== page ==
Yeah Thom, they come in just on pace to win 94 games. What a crap fucking team!
Bottom of the 4th
TB: "I have a beef with this whole catch thing. ... I've have only heard of 'let's go out and play catch'. Have you heard from anybody who outside of the Northeastern part of the country that ever said 'let's go have a catch." Have you ever heard that said ever in your life. The only place I've heard that term is the northeast and now i"m hearing it all over the place.
"That Field of Dreams movie, I guess that's what made it popular"
Good work Thom, you've alienated the most densely populated area of the United States and attacked one of the great movies of all-time. Glad you got that off your chest. And for what it's worth, Transmission, whose family is from the Midwest, uses the phrase "let's go have a catch."
Top of the 5th - Alfonso Soriano up
TB: "When they signed Soriano they thought they were getting a 40/40 guy. Soriano one of the only three players in the history of the game to go 40/40 in a single year...but leg injuries have really taken away a big part of his running game."
Really, you think the Cubs were betting on Soriano to repeat something that's only been done four times in the history of baseball? (He did correct himself later and mentioned that it's actually happened four times).
TB: "(Piniella) has continued to field questions about how long are you going to bat Soriano in the leadoff spot. His numbers have just been absymal whether they be last year or this year. Granted he spent a lot of the time out of the lineup this season."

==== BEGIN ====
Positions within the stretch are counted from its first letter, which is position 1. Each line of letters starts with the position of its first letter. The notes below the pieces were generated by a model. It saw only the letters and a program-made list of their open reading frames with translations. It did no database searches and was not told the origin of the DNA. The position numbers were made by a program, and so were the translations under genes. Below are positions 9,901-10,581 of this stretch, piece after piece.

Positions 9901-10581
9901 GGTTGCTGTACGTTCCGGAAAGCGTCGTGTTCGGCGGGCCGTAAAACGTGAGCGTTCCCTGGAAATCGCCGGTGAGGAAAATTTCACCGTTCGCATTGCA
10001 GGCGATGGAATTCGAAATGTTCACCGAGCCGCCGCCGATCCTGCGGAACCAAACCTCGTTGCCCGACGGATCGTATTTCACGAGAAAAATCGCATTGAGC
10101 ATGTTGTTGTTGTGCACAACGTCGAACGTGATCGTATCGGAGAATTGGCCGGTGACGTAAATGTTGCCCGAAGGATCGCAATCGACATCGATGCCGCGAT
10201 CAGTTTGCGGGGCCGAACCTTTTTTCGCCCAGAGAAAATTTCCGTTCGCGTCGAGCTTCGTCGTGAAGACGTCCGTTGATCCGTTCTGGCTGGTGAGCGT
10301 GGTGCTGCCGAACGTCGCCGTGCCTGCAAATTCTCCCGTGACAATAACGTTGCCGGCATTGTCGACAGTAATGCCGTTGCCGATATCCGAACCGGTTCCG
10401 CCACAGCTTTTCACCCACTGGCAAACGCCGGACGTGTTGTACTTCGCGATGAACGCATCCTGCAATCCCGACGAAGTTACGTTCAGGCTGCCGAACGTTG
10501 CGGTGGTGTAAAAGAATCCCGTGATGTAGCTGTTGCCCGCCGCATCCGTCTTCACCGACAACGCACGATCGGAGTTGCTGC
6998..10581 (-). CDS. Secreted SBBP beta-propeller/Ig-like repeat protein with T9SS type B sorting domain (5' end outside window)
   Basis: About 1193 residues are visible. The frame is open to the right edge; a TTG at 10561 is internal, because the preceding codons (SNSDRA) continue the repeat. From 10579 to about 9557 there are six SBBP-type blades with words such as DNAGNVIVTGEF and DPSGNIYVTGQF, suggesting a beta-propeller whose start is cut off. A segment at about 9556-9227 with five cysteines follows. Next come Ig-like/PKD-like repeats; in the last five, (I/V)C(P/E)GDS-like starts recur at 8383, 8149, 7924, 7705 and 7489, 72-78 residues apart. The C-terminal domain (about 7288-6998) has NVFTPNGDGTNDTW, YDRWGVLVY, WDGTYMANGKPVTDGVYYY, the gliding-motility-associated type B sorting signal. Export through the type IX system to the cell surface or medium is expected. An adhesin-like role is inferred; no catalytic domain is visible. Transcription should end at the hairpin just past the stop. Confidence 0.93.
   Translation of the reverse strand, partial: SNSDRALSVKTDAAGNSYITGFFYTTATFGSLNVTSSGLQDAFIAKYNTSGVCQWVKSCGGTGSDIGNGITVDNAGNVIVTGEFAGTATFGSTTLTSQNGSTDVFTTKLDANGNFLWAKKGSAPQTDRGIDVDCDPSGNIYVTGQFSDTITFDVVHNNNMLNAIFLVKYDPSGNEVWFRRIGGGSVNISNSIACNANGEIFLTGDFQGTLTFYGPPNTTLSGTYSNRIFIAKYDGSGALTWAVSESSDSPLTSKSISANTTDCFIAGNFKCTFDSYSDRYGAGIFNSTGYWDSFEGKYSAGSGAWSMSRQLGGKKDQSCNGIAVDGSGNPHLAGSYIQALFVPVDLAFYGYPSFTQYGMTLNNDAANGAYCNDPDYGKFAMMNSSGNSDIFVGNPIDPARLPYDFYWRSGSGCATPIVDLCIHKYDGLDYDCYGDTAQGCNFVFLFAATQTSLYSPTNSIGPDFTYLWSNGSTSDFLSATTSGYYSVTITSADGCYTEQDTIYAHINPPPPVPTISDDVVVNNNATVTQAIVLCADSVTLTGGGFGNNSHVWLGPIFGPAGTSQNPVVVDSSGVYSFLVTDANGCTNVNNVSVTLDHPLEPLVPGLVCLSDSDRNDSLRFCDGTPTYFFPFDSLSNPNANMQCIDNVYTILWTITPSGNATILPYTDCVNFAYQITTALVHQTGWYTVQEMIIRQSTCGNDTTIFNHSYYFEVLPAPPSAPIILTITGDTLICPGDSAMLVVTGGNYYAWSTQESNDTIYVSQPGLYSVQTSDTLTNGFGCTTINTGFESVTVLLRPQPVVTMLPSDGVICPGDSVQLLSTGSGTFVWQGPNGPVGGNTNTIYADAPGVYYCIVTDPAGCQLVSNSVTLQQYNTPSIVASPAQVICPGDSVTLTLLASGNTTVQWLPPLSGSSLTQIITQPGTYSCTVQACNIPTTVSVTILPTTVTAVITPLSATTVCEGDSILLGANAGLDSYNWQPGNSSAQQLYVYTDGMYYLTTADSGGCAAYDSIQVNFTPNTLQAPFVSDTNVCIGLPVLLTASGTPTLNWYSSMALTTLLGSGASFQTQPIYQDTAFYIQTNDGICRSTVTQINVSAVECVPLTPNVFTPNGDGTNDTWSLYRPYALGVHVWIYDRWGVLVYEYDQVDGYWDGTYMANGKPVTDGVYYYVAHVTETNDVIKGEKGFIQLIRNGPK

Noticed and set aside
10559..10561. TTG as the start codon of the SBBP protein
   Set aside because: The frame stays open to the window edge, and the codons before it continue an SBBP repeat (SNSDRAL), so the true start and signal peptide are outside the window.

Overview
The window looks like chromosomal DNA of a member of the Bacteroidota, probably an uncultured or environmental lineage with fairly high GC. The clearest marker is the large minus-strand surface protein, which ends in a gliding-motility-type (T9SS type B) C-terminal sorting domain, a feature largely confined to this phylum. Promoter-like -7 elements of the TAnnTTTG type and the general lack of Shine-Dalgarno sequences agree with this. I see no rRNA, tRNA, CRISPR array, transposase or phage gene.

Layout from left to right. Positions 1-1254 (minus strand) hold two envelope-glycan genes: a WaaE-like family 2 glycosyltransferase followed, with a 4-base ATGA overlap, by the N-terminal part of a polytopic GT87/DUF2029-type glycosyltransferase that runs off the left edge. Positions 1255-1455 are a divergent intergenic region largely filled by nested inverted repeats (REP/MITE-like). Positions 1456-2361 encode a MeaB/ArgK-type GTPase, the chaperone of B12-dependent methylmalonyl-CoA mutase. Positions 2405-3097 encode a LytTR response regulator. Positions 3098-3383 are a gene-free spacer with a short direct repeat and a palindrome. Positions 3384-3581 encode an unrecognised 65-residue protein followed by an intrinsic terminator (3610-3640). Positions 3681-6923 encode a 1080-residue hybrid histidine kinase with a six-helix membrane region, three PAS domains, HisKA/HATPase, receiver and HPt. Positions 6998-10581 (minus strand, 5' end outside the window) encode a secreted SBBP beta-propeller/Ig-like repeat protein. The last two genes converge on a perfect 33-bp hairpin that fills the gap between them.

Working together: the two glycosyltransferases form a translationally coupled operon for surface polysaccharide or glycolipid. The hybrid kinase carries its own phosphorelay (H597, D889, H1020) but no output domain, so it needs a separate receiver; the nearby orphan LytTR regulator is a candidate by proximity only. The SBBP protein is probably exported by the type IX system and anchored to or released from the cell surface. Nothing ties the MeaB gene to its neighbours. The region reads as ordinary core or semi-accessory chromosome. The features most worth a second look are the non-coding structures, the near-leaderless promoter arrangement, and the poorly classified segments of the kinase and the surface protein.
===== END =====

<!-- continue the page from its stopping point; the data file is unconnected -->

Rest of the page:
I hope the Cubs put together a whole team of players with abysmal 299/337/560 seasons with 33 home runs, 70 RBi's and 97 runs scored in 135 games.
You're an idiot, Thom. And spell your first name like every other Tom out there, will you?
CW: "He's never averaged over a course a year more than 3.9 pitches per plate appearance. Most leadoff hitters, that do it for a living, and they work the pitchers are somewhere up over four, so he's definitly deficient at that."
For the love of Joe Morgan, can FoxSports Ohio please spring for a computer and an Internet connection for these guys?
Brian Roberts - 3.91 career, high was 4.20 last season, the only year he's been above 4
Kenny Lofton - 3.73 career, high was 3.97
Alfonso Soriano - 3.68 career, high was 3.90
Juan Pierre - 3.43 career, high was 3.69
Rafael Furcal - 3.86, high was 4.10
(also only one season over four)
Jimmy Rollins - 3.66, high was 3.86
Johnny Damon - 3.86, high was 4.30(has had four seasons with over four pitcher per plate appearance)
Ichiro Suzuki - 3.56, high was 3.76
Grady Sizemore - 4.01, high was 4.15
(three of four seasons above four)
Curtis Granderson - 4.05, high was 4.08
(three of four seasons above four)
Jose Reyes - 3.60, high was 3.67
CW: "Maybe he lives by the credo I'm a leadoff hitter and not a leadoff looker."
Shut up, just shut the fuck up!
Top of the 6th - Geovany Soto